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Patients Deferring Lifesaving Care During Pandemic

A new analysis of data from Beth Israel Deaconess Medical Center in Boston found patient visits are declining for select conditions for which patients would normally seek care, including heart attacks and strokes, following postponement or cancellation of nonessential procedures.

The analysis looked at the number of patient visits between March and April in comparison to the number of visits during January and February during 2020, while also using data from 2019 as a control, and revealed:

  • Patient visits for heart attack symptoms decreased by 33 percent
  • Patient visits for stroke symptoms decreased by 58 percent
  • Breast and blood cancer referral visits decreased by two-thirds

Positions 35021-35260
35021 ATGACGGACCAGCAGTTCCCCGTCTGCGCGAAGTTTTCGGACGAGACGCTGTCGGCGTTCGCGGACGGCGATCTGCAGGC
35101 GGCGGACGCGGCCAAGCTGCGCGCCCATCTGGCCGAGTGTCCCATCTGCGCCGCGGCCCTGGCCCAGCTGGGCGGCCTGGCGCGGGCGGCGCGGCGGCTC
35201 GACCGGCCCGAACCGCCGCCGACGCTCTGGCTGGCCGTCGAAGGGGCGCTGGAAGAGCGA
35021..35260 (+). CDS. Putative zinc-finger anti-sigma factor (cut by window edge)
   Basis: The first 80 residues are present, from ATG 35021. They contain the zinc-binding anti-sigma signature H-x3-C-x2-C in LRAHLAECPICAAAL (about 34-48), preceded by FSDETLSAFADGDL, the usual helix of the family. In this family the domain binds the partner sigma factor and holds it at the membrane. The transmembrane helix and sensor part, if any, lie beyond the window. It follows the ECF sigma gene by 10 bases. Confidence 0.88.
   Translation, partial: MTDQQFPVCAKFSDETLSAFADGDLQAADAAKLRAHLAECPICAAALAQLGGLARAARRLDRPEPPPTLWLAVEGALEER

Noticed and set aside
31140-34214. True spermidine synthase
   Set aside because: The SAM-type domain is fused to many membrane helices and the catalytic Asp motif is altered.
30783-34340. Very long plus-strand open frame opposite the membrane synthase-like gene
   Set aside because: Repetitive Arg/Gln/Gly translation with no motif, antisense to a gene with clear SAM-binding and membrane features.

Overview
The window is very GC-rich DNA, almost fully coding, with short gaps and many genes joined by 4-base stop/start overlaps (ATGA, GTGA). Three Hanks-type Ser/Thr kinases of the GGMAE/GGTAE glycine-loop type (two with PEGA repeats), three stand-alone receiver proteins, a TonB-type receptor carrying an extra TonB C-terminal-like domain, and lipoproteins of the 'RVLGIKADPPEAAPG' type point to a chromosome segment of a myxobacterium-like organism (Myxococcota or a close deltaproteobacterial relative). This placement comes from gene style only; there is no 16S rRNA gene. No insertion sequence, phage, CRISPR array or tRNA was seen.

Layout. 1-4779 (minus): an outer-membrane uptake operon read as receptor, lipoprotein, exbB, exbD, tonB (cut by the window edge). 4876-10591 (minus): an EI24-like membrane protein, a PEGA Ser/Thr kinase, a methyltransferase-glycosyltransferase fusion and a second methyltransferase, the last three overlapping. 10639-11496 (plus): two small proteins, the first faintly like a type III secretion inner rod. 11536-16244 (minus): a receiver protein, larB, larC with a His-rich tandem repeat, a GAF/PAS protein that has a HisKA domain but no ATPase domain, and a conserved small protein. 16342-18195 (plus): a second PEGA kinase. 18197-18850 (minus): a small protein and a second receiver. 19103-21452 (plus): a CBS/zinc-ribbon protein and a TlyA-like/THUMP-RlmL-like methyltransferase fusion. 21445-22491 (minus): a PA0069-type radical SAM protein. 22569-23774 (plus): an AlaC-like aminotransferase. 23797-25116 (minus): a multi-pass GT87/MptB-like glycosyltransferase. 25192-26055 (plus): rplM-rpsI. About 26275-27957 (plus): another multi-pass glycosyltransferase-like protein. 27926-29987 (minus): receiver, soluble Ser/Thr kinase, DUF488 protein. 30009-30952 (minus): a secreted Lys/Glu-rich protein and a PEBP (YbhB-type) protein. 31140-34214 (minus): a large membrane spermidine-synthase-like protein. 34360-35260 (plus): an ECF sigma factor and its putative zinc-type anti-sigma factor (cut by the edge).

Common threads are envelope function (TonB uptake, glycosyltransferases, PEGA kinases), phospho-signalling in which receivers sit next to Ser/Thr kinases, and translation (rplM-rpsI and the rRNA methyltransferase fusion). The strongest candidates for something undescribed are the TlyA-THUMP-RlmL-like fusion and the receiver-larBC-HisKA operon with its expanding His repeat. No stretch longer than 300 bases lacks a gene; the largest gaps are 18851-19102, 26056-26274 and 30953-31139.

Many causes are considered to exist behind the sudden decrease, including a possibility of lowered incidents due to lifestyle changes during the quarantine. However, the study points to the main cause of the decline stemming from fear of contagion, causing many patients to defer lifesaving care.

Here in Pennsylvania, hospitals continue to experience a decline inpatient visits to the emergency department since the pandemic began. After two months of deferred procedures, some scheduled surgeries and tests are slowly returning in areas less impacted by COVID-19. The impacts of cancellation of non-urgent surgeries, limited access to outpatient services, and lower inpatient stays have resulted in a projected loss of 10 billion dollars to Pennsylvania hospitals by year-end.

For more information contact Rob Shipp, vice president, quality and population health.


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